Deep-sea bacteria copy their neighbors' diet

phys.org | 10/15/2019 | Staff
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In the deep sea, far away from the light of the sun, organisms use chemical energy to fix carbon. At hydrothermal vents—where hot, mineral-rich water gushes out of towering chimneys called black smokers—vibrant ecosystems are fueled by chemical energy in the vent waters. Mussels thrive in this seemingly hostile environment, nourished by symbiotic bacteria inside their gills. The bacteria convert chemicals from the vents, which the animals cannot use, into tasty food for their mussel hosts. Now an international group of scientists led by Nicole Dubilier from the Max Planck Institute of Marine Microbiology in Bremen and Jillian Petersen, now at the University of Vienna, reports in ISME Journal that carbon fixation in the deep sea is more diverse than previously thought.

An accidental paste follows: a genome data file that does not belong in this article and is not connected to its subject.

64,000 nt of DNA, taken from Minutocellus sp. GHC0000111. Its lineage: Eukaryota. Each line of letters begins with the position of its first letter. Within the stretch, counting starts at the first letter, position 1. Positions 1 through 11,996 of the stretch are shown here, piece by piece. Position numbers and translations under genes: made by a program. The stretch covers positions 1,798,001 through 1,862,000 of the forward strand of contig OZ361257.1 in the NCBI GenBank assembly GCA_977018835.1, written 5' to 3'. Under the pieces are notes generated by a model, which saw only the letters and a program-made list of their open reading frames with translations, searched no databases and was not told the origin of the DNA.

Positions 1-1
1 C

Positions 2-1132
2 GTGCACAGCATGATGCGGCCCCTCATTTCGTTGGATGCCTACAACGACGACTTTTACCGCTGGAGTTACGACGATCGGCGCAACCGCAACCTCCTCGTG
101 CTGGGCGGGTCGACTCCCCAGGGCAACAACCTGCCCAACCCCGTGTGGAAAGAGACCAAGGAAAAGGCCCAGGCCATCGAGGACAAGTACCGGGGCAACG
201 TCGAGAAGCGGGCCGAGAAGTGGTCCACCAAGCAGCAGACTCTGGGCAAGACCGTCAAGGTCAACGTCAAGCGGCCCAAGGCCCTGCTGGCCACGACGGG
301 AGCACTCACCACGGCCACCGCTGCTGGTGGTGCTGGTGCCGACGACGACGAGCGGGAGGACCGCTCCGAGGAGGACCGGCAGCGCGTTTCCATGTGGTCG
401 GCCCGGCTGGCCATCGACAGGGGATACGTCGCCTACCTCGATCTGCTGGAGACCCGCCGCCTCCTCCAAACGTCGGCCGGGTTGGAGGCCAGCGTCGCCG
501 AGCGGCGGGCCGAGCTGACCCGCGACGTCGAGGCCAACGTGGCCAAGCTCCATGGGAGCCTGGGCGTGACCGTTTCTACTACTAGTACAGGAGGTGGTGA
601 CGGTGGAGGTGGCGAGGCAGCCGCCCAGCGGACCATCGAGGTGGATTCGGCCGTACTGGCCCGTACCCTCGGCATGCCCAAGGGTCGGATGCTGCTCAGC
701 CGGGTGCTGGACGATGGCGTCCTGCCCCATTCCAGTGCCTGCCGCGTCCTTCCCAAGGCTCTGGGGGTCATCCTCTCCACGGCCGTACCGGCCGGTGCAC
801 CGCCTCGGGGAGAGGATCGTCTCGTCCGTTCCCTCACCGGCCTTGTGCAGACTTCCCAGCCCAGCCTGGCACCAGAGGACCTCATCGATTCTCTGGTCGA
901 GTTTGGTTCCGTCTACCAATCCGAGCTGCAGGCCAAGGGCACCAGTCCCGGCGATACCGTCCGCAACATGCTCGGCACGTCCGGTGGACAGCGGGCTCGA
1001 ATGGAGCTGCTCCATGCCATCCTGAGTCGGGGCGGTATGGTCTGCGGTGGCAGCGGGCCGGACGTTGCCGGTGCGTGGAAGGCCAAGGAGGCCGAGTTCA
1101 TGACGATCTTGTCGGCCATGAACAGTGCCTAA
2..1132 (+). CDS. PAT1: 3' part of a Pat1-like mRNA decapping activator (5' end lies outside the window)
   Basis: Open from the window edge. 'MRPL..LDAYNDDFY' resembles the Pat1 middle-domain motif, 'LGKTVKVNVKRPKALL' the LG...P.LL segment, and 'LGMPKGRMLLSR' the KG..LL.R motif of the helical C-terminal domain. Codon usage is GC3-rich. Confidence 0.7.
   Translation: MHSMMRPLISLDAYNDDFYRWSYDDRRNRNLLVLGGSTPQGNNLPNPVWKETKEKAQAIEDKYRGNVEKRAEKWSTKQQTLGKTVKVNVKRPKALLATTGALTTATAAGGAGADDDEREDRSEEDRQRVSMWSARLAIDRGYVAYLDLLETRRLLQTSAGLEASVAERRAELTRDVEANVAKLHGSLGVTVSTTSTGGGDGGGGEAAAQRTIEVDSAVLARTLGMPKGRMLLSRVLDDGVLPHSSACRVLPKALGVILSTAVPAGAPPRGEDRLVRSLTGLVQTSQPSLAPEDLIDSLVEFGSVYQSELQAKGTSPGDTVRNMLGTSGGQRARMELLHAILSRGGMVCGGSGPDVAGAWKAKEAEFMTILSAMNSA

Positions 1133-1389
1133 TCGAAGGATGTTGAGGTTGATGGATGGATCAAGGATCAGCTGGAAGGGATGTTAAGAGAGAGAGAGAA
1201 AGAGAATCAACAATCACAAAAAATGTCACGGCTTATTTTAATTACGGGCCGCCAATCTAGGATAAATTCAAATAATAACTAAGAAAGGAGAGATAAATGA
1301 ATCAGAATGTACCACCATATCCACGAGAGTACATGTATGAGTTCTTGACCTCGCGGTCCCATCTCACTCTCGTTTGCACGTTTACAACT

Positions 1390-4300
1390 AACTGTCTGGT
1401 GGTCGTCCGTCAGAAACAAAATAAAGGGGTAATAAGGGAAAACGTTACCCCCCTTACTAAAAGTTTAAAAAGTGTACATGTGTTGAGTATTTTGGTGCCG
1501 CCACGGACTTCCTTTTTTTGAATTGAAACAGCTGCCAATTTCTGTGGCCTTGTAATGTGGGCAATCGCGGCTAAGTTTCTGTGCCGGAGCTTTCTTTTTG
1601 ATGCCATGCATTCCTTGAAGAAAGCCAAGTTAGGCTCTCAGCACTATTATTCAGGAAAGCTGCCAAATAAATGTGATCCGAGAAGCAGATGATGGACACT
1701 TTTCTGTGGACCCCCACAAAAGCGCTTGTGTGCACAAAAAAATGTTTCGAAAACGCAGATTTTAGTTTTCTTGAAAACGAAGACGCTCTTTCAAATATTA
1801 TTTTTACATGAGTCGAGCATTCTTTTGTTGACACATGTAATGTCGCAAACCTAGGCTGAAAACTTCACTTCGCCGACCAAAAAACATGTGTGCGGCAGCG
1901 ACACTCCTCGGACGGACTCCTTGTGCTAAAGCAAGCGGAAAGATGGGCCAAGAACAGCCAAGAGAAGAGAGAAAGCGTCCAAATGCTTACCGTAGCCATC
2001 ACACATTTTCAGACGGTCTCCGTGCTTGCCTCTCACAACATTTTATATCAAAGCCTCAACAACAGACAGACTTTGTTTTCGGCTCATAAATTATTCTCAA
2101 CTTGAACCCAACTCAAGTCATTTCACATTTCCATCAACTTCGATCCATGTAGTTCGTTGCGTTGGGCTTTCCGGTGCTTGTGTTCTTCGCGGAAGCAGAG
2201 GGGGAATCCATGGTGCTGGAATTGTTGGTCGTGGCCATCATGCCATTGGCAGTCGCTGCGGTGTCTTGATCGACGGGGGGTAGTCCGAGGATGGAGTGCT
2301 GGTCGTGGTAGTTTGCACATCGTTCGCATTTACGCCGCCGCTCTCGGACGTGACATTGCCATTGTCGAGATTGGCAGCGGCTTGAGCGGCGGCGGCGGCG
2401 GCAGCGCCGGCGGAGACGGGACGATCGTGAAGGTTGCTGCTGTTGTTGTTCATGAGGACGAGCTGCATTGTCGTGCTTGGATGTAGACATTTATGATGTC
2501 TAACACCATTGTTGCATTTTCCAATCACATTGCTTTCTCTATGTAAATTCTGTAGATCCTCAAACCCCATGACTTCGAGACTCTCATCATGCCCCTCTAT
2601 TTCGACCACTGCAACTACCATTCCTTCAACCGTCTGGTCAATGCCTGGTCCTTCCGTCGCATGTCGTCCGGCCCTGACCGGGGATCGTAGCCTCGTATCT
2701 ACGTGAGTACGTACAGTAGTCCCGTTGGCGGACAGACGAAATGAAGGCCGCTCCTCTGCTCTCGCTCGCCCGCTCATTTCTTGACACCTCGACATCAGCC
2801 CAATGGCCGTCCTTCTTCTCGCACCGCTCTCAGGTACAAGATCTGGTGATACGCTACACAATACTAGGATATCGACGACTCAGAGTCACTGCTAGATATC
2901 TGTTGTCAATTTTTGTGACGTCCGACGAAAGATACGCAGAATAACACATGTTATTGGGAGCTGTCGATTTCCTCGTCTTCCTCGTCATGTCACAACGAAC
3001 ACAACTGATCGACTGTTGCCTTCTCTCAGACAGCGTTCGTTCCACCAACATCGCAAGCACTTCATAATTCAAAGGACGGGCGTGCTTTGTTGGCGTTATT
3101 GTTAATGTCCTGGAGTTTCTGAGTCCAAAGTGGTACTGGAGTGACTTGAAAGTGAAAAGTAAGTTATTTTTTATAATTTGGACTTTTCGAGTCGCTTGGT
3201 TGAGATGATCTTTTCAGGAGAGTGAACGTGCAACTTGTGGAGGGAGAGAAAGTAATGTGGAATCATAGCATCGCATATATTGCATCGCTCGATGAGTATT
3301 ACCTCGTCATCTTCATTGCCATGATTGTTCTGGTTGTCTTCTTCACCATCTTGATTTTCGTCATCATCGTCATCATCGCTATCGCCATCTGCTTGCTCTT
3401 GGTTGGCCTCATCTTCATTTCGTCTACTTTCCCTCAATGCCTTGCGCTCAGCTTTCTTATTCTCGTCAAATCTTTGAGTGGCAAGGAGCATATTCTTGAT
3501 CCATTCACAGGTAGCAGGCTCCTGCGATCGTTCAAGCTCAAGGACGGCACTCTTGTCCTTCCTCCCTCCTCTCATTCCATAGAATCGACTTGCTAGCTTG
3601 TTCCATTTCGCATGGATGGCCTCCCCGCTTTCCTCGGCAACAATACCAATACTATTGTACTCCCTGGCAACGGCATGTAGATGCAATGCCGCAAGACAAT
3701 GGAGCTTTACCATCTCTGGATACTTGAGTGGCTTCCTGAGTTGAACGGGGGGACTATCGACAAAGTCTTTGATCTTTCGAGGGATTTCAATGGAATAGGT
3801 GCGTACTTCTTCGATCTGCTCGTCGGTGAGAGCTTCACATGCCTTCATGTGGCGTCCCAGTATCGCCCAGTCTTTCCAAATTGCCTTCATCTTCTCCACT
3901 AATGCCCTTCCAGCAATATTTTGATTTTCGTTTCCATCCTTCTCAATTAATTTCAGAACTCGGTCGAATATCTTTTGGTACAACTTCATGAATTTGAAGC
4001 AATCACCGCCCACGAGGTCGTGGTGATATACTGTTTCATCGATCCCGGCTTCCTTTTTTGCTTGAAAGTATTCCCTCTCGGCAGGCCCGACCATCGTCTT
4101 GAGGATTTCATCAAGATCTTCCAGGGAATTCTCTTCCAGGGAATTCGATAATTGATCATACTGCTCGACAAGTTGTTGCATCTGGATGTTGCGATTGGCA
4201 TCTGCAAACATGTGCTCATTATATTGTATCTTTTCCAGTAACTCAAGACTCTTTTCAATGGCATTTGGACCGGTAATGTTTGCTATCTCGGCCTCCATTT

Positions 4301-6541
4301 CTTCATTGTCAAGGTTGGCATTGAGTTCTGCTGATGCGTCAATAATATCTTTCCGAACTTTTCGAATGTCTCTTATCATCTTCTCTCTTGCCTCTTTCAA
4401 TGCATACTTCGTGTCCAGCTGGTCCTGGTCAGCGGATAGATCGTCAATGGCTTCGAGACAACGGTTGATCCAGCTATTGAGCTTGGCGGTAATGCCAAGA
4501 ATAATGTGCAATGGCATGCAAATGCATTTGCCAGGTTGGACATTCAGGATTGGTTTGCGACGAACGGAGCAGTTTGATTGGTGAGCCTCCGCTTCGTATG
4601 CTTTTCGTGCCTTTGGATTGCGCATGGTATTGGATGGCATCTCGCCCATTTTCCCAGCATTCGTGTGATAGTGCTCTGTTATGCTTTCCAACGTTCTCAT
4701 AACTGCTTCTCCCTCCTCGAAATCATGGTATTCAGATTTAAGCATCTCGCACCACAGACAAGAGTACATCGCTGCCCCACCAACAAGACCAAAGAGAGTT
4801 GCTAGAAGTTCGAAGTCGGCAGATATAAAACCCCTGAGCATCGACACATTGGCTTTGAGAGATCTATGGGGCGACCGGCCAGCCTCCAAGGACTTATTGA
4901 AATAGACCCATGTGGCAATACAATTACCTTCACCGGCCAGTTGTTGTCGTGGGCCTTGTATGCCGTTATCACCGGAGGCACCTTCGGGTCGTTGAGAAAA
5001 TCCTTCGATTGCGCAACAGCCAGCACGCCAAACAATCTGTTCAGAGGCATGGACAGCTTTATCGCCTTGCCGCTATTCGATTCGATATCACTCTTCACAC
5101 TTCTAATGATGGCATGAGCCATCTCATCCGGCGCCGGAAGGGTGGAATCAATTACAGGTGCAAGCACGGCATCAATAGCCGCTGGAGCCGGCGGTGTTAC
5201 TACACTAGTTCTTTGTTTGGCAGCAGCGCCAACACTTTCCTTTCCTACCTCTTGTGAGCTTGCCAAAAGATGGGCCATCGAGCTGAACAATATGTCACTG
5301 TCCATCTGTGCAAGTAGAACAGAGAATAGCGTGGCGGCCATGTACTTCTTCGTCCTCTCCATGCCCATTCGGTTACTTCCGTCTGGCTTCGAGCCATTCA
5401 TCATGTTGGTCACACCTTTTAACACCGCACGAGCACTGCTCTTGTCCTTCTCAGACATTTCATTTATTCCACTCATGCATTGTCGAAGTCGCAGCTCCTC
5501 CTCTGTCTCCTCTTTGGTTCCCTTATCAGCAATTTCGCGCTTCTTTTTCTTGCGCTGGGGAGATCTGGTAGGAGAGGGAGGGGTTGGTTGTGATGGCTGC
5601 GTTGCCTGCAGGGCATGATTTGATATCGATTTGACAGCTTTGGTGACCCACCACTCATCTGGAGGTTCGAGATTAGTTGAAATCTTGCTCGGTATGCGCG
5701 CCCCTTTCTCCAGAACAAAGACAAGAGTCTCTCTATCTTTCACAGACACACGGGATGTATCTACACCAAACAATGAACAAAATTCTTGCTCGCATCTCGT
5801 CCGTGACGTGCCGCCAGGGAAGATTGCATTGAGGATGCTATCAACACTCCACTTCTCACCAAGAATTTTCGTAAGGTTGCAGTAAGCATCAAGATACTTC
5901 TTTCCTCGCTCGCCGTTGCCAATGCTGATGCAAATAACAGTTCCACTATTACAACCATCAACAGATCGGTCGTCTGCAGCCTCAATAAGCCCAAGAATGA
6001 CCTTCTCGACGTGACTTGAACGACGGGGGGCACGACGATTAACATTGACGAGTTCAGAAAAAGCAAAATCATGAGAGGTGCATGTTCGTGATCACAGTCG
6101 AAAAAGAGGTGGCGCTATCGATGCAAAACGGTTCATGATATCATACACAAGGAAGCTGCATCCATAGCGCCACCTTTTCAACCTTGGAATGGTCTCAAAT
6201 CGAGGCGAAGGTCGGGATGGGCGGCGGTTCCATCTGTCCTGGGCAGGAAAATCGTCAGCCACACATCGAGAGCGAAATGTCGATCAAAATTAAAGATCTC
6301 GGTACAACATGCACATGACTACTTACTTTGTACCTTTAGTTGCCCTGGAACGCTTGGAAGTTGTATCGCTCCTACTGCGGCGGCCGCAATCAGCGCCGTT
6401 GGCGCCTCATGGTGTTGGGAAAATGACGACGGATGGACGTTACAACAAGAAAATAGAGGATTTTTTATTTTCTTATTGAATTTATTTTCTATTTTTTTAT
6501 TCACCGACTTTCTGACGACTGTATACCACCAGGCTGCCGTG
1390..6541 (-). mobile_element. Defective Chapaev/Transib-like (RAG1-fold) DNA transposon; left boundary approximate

It has long been known that deep-sea Bathymodiolus mussels, distant relatives of the edible, shallow-water blue mussel, harbor symbionts inside their gills. In 2016, Adrien Assié carried out his Ph.D. at the Max Planck Institute for Marine Microbiology and discovered symbiotic bacteria living between the mussel's gills, calling them Thiobarba. Adrien's further studies reveal that these bacteria not only belong to a family not yet known, but also feed in an unexpected way. "Thiobarba fixes carbon using the Calvin cycle," explains Nikolaus Leisch, shared-first author of the study. "It is the first of this bacterial group to use this pathway for carbon fixation." Usually this group uses a pathway known as the reverse TCA-cycle, which is much more energy efficient, to fix carbon. However, it does not work well in the presence of oxygen, which...
(Excerpt) Read more at: phys.org
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